Holding the tape parallel to the floor, measure around your body at hip height. This is usually about 7-10” (18 – 25 cm) below waist height. Don’t worry about where your hip bones are, and instead measure around the fullest circumference through the hip area. It can be very helpful to record the vertical distance between your waist and hip, if you want to level up a bit!
Holding the tape in place after the standing hip measurement, gently sit down, allowing the tape to slide between your fingers but keeping it at the same level. Sit on a flat chair, not the sofa for this one! Your measurement will increase a little as you sit, maybe by 1 or 2 inches (2.5 – 5 cm), or maybe by 4” (10 cm) or more. This is totally normal, and very helpful to know when you’re evaluating ease!
Other helpful circumference measurements
Bicep: measure around the fullest point of your bicep, likely with the tape sung under your arm, with your arm down and relaxed, and the tape parallel to the floor.
Thigh, standing: measure around the fullest point of your thigh, with the tape parallel to the floor.
Thigh, seated: Holding the tape in place after the standing thigh measurement, gently sit down, allowing the tape to shift between your fingers but keeping it in the same position as the standing measurement.
Three cheers for you, you’re ready to start choosing your size, empowered with accurate data, and a nursery rhyme stuck in your head.
Quick tips for choosing your size
First, if the size on the chart is completely different than the size you bought most recently at the store or online, don’t fear! The size numbers on the chart are just a way for the pattern to be divided into logical breaks in size, so you have a starting point to get your fabric from 2D to 3D. You have official permission to ignore all of the size labels in your garments and choose a size exclusively based on your shiny new data – your measurements.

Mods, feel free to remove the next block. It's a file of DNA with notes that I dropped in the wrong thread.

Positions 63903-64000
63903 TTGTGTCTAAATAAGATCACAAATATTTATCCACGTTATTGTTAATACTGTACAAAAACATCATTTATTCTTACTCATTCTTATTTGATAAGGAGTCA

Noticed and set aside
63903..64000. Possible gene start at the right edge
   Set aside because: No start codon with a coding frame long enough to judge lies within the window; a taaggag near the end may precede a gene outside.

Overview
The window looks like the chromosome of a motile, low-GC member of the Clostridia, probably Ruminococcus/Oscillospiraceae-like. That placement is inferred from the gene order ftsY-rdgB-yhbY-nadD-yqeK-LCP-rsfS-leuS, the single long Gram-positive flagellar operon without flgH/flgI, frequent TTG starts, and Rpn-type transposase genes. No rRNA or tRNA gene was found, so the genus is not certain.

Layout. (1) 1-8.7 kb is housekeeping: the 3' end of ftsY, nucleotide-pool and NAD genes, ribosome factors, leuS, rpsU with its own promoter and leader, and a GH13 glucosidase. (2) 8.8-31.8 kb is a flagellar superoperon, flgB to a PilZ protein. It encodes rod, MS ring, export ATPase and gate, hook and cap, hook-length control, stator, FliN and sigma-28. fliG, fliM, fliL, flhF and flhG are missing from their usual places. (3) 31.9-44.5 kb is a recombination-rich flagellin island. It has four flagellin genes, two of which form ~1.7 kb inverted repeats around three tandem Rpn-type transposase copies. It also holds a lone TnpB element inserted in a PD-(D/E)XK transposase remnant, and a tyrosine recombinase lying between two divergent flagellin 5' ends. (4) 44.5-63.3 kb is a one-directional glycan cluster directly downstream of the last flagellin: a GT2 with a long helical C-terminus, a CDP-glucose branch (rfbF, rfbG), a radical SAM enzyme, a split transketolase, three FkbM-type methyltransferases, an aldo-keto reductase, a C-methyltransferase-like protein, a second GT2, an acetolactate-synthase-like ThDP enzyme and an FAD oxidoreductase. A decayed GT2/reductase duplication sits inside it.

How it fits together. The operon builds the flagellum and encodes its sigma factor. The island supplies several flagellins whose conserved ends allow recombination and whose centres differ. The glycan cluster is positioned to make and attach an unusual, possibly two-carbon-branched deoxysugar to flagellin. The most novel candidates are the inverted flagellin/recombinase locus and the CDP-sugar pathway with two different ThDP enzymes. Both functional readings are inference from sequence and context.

Reference the sizing chart
Using your measurements, find where they fit on the body measurements chart. It’s okay if they’re in more than one size! There’s more information on grading between sizes here (blog post link), if that’s what you need to do, or you can choose a size based on a key measurement and considering garment type and ease. Choosing a size based on your shoulder, high bust, and bicep, and adjusting the full bust is usually much easier than choosing a size for your bust and then needing to re-work the fit through the entire shoulder and sleeve.
The garment you’re making determines which measurements take priority
If you’re making a top, dress, jacket… anything where the bodice is the main thing, choose a size based on your high bust and bust measurements. On Sew Liberated patterns, the dressmaker’s cup size is C, with a 3” difference between high bust and full bust.
If you’re making pants or a fitted skirt, or choosing a size for the bottom of a sheath dress, choose the size based on the hip measurement and consider both standing and seated measurements.
If you’re making a gathered or pleated skirt, like the Estuary Skirt, let the waist measurement determine your sizing.
If you’re making looser-fit pants or a skirt with an elastic waist, your hip measurements will take priority, unless your waist measurement is larger than your hip measurement, in which case you can use your waist measurement. This applies to the Arthur Pants, Arenite Pants, and the Otis Overalls, for example.
Make a muslin! No, really!
Lastly, and if you have ever emailed me about fitting issues, you know what I’m about to say… I strongly encourage you to make a muslin/toile/fitting sample. It’s a crucial step in evaluating and correcting the fit before you cut into your precious final fabric!
Happy fitting, friends!
Taking your Measurements – Further reading
Jenny Rushmore’s Ahead of the Curve. A gorgeous book written for curvy sewists, I love the real sewists who are models throughout!
If you want to take comparing your measurements to the pattern to a whole new level, take a look at Fitting and Pattern Alteration, by Leichty, Rasband, and Pottberg-Steineckert. It’s a Serious Book, but wow, it is ever thorough.
The beloved Reader’s Digest Complete Guide to Sewing has a simple but helpful chapter on fitting. It’s not exhaustive, but it’s a nice, manageable start.
One vintage book that I really enjoy is The Perfect Fit, from Singer. It has some vintage language, but it’s one of the few books that include some pants fitting, and the alterations are demonstrated really clearly.